Comfort Food

Comfort Food

Sultan's Minute Steaks

My family loves minute steaks, also called cube steaks.  I cook them a variety of ways ranging from ‘chicken frying’ with milk gravy to simply seasoning them and throwing them on the BBQ grill for a few minutes.  Cooking them for a few minutes is the key, no matter how you prepare them.  In fact, if you cook them too long, they will become too tough to eat.  Sometimes I prepare them in the crock pot, but even that is a recipe that doesn’t take as long as a typical beef recipe.  You don’t have to simmer or slow cook cubed steak.

My husband and I grew up eating minute steaks, both pork and beef.  Today’s recipe uses beef, and the story that goes along with it might be more important than the recipe.  Let’s look at the history of these tender steaks first.




People have tenderized meat by pounding it and making tiny crisscross cuts in it for centuries.  The process of cubing meat simply means cutting little cube shapes in the meat.  The first patent for a cubing machine dates to 1926.  Just look at this machine. It is called the Wonder Chef Cube Steak Machine.  You put the meat on the round turn table and each time your turn the crank, it cuts the meat with 19 blades.  Then you lift the crank, turn the meat and crank it again.  I think I’ll just buy mine at the supermarket!

A 1936 advertisement for the machine itself offers a recipe book to show home cooks how to prepare the meat.  In the 1950s, my favorite vintage period, the Los Angeles Times featured recipes for the little tender steaks.  In the 1960s and 70s, the steaks were still a popular buy, but consumers were warned to make sure they were getting a decent cut of meat to start with. Watch out for extra fat or gristle.

Cubed steaks are typically much cheaper than steak.  When economic times turn downward, cube steak sales go up!  In 2008, according to the National Cattlemen’s Beef Association, the amount of cute steak sold in thee last quarter went up 10% compared to the previous year.  The amount of beef sold, overall, during that period only went up 3%.  It was a sign of the times, and I’d bet that when 2020 beef sales are reviewed, we might see the same thing.

What you are about to read now in this post is actually a blog post from a few years ago.  Enjoy!

 


Not many people name menu items after their dogs! We do! When I married my husband, I also married his dog. Sultan was a beautiful long hair German Shepherd that had been with him several years when I came along, and he stayed with us for several more. He ate canned dog food that looked just like beef stew complete with the peas and carrots and potatoes. Sultan wouldn't eat the peas and he actual mastered spitting them out the side of his mouth while he chewed the other ingredients! He was a dandy! So, for 30 years after he had passed on ... anything that even resembled Sultan's expensive dog food ... was named after Sultan! Sometimes my husband would even leave a few peas in his plate for a chuckle.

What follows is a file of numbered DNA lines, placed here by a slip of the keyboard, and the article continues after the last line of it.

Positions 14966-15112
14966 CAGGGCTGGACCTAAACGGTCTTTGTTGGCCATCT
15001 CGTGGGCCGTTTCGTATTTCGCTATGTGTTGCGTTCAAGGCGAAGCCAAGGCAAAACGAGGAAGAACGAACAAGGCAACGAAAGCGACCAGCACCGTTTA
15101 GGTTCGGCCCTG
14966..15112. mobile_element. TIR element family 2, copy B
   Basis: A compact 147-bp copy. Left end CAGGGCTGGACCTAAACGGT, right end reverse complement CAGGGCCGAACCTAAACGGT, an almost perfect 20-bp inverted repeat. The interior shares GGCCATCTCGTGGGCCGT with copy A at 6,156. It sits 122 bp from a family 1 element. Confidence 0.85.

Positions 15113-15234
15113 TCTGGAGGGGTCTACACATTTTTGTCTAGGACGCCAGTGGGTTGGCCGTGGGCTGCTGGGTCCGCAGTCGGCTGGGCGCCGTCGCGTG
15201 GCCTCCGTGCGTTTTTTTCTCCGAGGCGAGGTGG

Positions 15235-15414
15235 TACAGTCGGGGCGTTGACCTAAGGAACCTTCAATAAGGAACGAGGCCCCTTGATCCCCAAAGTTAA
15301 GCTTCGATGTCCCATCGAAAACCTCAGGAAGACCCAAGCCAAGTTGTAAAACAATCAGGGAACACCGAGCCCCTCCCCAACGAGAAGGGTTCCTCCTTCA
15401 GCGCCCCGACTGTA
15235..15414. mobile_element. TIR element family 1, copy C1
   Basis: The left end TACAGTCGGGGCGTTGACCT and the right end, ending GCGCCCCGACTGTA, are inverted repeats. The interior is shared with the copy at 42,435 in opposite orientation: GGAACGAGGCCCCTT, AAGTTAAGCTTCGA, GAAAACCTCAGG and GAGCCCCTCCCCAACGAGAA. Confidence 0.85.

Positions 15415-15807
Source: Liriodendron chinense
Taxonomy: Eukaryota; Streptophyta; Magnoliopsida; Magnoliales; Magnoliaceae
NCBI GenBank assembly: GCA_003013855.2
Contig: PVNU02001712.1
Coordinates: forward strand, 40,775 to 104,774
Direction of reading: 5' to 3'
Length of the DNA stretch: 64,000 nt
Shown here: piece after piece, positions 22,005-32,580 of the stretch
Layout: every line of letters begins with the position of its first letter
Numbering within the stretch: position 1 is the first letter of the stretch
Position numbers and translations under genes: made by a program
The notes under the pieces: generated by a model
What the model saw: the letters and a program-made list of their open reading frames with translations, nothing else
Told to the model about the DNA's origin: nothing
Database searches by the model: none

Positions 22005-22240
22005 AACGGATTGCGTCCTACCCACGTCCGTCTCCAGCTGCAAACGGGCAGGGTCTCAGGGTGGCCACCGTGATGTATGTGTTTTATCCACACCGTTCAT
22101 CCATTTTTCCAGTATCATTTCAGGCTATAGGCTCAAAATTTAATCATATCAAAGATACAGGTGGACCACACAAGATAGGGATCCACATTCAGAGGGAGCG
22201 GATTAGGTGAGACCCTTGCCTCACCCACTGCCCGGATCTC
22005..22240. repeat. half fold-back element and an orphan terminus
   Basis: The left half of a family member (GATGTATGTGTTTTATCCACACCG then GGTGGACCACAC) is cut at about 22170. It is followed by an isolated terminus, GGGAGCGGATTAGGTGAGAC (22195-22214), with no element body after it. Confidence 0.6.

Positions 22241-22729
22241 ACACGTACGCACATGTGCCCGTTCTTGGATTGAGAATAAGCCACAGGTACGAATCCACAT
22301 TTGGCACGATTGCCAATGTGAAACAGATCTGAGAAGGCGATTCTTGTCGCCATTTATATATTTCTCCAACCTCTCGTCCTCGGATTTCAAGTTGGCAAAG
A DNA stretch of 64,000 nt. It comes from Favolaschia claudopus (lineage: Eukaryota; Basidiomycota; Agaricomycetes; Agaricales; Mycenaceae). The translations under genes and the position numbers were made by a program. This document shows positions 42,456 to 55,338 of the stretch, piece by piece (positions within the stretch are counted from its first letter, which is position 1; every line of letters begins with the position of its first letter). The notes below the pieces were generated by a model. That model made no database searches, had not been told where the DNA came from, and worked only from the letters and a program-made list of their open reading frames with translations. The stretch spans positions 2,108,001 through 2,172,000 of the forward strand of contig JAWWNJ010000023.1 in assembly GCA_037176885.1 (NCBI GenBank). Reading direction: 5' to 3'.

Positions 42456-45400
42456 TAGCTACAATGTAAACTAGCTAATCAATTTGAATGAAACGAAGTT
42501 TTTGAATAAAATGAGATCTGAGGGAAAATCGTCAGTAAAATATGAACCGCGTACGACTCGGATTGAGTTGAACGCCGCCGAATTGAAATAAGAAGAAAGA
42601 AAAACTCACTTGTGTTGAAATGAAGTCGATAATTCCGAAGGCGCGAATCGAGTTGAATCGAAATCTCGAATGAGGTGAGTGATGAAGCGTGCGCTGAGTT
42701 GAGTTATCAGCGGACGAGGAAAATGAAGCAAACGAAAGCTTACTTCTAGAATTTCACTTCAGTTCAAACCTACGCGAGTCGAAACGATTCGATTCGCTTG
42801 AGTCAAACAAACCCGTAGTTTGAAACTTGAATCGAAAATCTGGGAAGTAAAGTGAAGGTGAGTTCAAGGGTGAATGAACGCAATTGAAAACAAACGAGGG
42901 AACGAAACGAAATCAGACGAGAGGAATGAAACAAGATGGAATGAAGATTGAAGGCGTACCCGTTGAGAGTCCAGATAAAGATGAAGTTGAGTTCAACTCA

This picture is not our Sultan, but he could be his child! He was big, furry and warm. He was middle aged when he learned to play Barbies without eating their heads or nibbling on their feet. He gladly wore earrings and beaded necklaces from our grandma collection. It was not uncommon for my husband to come home from work and find his prized pet in a man's shirt or a little girl's dress. Children loved him and he loved them back!
I'm happy to share the recipe for this quick meal. With meat prices the way they are, we are all looking for ways to prepare the less expensive cuts of meat, especially beef. We grew up on minute steaks and raised our daughter on minute steaks! They are delicious and take on whatever flavor you add to them. They can be pan-fried, roasted or grilled. We love them smothered in brown gravy. That is real comfort food! But we also love them on the grill.

 



Sultan's Minute Steaks 


4 - 6 four ounce minute steaks 
Canola oil for frying 
flour for dredging and gravy thickening 
salt and pepper 
Beef flavor base for gravy 
1 1/2 cups frozen peas 
4 carrots, sliced

 While the oil heats in a big heavy skillet, dredge the minute steaks in the flour and place them in the skillet. Brown them on both sides and remove them from the skillet. Make sure you have about 3 Tablespoons of oil left in the skillet; turn the temperature to low; add 3 Tablespoons of flour and 1 Tablespoon of brown gravy base to the oil and stir quickly to make a roux. Add 3 cups of water to the skillet and whisk for a smooth gravy. 

Put the minute steaks back into the gravy; add the peas and carrots; put a lid on the skillet and place it in the oven for 30 minutes at 350 Degrees. You'll be able to cut the steaks with a fork. Serve with noodles, rice or mashed potatoes!

 


 

This is a part of my 2020 Vintage Vegetable project.  If you’d like to see similar articles, just click the menu tab.  I’ll also be sharing with a couple blog parties so make sure you visit my list on my sidebar.

February's Family Sunday Dinner

Christmas 2020

Mary Queen of Scots Dinner Menu Booklet

Grandma Debbie's Christmas 2018

Grandma's Blue & Green Pupkins!

Autumn at Grandma Debbie's